Not that we expected James to say it, but it was a welcome sign that he was going to help us where he could.  At the very least, he was going to deal with us in good faith.

We had the numbers…

After meetings with many, many MPs, the opposition moved amendments to the legislation when it went to the upper house.  By that time, we had the 21 votes (out of 40) we needed to get them up.

We “had the numbers” in what was going to be an important political win for shooters.  It stood to be a win which would challenge the untenably close relationship the police has with our government, which compromises its ability to be the impartial regulator it claims to be.

The government went feral.  You will recall our last post about the way our police minister, Lisa Neville,  carried on.  She issued media releases about mobsters, lobsters and her views about the leader of the opposition.  Not once did she acknowledge any of the legitimate concerns Victoria’s shooting community had about the legislation.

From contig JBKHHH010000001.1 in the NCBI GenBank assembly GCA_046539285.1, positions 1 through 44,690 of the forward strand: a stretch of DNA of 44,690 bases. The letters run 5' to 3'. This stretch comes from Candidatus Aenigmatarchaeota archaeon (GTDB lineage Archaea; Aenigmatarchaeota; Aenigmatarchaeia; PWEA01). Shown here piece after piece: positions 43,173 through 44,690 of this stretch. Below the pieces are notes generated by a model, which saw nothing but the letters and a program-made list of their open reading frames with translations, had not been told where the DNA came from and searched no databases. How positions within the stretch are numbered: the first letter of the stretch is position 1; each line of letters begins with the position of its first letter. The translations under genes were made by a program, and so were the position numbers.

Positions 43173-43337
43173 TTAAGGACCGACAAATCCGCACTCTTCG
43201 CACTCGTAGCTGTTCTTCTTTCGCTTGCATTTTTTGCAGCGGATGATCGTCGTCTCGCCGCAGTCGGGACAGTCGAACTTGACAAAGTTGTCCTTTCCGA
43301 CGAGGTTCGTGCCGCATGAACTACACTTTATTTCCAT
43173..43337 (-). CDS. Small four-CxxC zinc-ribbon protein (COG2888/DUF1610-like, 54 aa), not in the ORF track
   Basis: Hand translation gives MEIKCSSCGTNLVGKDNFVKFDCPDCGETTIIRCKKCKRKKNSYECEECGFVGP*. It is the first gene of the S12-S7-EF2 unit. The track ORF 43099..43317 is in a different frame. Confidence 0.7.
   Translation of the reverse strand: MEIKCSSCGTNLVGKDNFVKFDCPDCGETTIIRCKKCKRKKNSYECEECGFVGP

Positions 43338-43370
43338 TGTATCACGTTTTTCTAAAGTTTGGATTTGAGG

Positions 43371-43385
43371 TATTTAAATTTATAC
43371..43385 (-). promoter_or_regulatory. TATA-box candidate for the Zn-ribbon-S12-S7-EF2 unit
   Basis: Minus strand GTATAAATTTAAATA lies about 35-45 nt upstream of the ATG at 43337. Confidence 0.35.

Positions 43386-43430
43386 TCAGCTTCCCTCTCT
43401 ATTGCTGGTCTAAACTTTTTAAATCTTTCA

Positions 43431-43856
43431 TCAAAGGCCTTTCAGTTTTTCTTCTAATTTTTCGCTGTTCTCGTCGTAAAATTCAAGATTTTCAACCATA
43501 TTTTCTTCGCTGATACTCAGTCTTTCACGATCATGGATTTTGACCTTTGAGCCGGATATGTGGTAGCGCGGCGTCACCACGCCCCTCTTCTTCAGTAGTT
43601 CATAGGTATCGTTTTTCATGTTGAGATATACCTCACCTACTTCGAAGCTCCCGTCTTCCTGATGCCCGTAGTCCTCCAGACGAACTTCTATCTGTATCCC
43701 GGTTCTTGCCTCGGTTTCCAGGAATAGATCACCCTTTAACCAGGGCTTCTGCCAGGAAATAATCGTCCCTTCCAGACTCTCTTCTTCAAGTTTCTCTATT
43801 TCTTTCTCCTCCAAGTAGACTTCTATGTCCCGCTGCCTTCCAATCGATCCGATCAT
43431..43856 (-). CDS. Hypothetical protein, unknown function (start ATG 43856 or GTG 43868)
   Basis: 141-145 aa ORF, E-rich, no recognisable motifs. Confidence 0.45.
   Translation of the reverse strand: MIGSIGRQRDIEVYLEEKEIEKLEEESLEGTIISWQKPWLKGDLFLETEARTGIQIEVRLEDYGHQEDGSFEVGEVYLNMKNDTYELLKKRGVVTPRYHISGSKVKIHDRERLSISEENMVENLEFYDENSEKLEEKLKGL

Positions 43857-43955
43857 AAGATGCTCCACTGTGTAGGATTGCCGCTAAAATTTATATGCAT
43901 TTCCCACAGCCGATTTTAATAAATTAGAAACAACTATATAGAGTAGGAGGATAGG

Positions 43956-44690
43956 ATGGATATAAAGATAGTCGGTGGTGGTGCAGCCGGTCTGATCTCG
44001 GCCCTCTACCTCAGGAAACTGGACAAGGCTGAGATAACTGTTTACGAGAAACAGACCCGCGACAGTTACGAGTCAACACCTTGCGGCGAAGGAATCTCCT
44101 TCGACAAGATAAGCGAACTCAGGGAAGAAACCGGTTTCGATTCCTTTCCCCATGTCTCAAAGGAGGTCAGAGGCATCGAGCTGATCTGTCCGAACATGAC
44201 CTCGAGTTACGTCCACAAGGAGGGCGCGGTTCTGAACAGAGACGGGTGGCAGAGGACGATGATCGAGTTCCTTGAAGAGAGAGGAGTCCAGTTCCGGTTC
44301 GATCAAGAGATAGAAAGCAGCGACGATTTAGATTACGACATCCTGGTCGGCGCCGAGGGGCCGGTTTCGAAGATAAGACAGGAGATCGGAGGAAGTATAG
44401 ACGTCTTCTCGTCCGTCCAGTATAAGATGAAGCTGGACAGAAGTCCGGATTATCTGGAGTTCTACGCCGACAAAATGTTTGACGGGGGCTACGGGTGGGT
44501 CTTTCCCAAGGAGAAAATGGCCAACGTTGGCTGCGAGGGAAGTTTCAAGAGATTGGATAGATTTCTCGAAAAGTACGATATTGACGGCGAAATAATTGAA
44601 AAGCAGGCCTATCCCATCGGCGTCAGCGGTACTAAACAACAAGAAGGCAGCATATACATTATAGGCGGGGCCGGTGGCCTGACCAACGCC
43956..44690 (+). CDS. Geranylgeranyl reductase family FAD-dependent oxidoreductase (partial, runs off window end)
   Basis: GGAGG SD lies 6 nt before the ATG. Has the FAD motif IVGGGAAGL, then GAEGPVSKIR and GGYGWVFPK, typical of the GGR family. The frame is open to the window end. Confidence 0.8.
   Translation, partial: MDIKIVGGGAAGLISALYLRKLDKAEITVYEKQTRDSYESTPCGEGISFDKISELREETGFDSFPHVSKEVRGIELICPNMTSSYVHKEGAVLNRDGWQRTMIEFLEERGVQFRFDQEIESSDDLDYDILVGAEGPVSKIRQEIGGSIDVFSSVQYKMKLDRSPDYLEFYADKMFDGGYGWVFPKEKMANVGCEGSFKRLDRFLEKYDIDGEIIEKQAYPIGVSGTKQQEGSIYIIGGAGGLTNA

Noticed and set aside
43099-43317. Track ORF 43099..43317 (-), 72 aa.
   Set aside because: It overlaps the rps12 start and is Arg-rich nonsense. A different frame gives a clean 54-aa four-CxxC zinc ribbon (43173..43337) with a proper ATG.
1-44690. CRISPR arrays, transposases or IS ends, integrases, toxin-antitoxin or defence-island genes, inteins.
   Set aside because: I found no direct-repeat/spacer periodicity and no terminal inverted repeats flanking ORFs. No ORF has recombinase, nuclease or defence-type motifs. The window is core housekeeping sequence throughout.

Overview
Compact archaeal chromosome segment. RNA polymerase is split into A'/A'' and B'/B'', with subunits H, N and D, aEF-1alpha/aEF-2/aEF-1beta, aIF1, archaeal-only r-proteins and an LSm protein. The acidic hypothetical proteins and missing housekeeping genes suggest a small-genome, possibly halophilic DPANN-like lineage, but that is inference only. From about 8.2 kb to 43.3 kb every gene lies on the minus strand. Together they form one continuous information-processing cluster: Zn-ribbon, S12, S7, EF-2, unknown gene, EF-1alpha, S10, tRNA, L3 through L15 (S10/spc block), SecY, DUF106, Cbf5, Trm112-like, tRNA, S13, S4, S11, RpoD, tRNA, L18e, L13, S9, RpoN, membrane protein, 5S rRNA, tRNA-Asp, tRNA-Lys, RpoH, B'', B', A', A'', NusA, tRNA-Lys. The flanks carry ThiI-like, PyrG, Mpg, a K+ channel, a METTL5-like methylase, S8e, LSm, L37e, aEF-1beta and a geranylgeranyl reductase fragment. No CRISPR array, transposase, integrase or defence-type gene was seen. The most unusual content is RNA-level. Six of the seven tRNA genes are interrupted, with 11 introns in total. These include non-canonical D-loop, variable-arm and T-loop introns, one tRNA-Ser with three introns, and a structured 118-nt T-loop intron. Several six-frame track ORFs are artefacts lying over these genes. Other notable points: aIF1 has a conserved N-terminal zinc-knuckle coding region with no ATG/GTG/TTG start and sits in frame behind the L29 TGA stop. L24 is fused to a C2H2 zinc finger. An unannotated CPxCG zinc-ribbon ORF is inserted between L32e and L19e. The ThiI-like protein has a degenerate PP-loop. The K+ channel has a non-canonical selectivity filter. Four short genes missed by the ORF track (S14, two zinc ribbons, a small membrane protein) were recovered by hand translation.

Just before the amendments went to the vote, we asked James if he needed any further information in the lead up to the vote. His response to us was that he would give [us] a call if any queries, which we took as a sign that his dealings with us in good faith endured.

Then, without explanation, he voted with the government.  This locked the vote at 20-20 which meant they were not passed.  We did well, but not well enough.

We asked James to explain why he voted the way he did.  He said: